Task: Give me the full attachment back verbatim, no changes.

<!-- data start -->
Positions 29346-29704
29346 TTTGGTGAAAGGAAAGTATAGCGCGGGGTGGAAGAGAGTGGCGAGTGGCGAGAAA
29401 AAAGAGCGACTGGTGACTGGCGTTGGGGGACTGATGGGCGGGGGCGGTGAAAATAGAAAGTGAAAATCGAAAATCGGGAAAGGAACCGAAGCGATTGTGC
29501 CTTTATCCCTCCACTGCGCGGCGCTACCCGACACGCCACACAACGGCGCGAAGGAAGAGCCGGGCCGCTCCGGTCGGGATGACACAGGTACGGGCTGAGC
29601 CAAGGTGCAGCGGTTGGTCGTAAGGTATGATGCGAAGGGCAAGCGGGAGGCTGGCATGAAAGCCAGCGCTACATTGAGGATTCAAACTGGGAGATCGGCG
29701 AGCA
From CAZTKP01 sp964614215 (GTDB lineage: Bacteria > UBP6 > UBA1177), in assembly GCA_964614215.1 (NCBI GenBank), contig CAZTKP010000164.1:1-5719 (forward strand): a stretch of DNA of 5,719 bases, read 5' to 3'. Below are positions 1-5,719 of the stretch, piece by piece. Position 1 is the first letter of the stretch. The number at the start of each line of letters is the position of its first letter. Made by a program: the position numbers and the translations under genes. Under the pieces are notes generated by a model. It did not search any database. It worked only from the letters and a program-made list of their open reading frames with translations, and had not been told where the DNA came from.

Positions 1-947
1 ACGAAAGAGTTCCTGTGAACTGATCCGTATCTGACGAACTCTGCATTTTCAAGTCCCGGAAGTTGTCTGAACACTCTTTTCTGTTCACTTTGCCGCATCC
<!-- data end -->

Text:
Positions 29346-29704
29346 TTTGGTGAAAGGAAAGTATAGCGCGGGGTGGAAGAGAGTGGCGAGTGGCGAGAAA
29401 AAAGAGCGACTGGTGACTGGCGTTGGGGGACTGATGGGCGGGGGCGGTGAAAATAGAAAGTGAAAATCGAAAATCGGGAAAGGAACCGAAGCGATTGTGC
29501 CTTTATCCCTCCACTGCGCGGCGCTACCCGACACGCCACACAACGGCGCGAAGGAAGAGCCGGGCCGCTCCGGTCGGGATGACACAGGTACGGGCTGAGC
29601 CAAGGTGCAGCGGTTGGTCGTAAGGTATGATGCGAAGGGCAAGCGGGAGGCTGGCATGAAAGCCAGCGCTACATTGAGGATTCAAACTGGGAGATCGGCG
29701 AGCA
From CAZTKP01 sp964614215 (GTDB lineage: Bacteria > UBP6 > UBA1177), in assembly GCA_964614215.1 (NCBI GenBank), contig CAZTKP010000164.1:1-5719 (forward strand): a stretch of DNA of 5,719 bases, read 5' to 3'. Below are positions 1-5,719 of the stretch, piece by piece. Position 1 is the first letter of the stretch. The number at the start of each line of letters is the position of its first letter. Made by a program: the position numbers and the translations under genes. Under the pieces are notes generated by a model. It did not search any database. It worked only from the letters and a program-made list of their open reading frames with translations, and had not been told where the DNA came from.

Positions 1-947
1 ACGAAAGAGTTCCTGTGAACTGATCCGTATCTGACGAACTCTGCATTTTCAAGTCCCGGAAGTTGTCTGAACACTCTTTTCTGTTCACTTTGCCGCATCC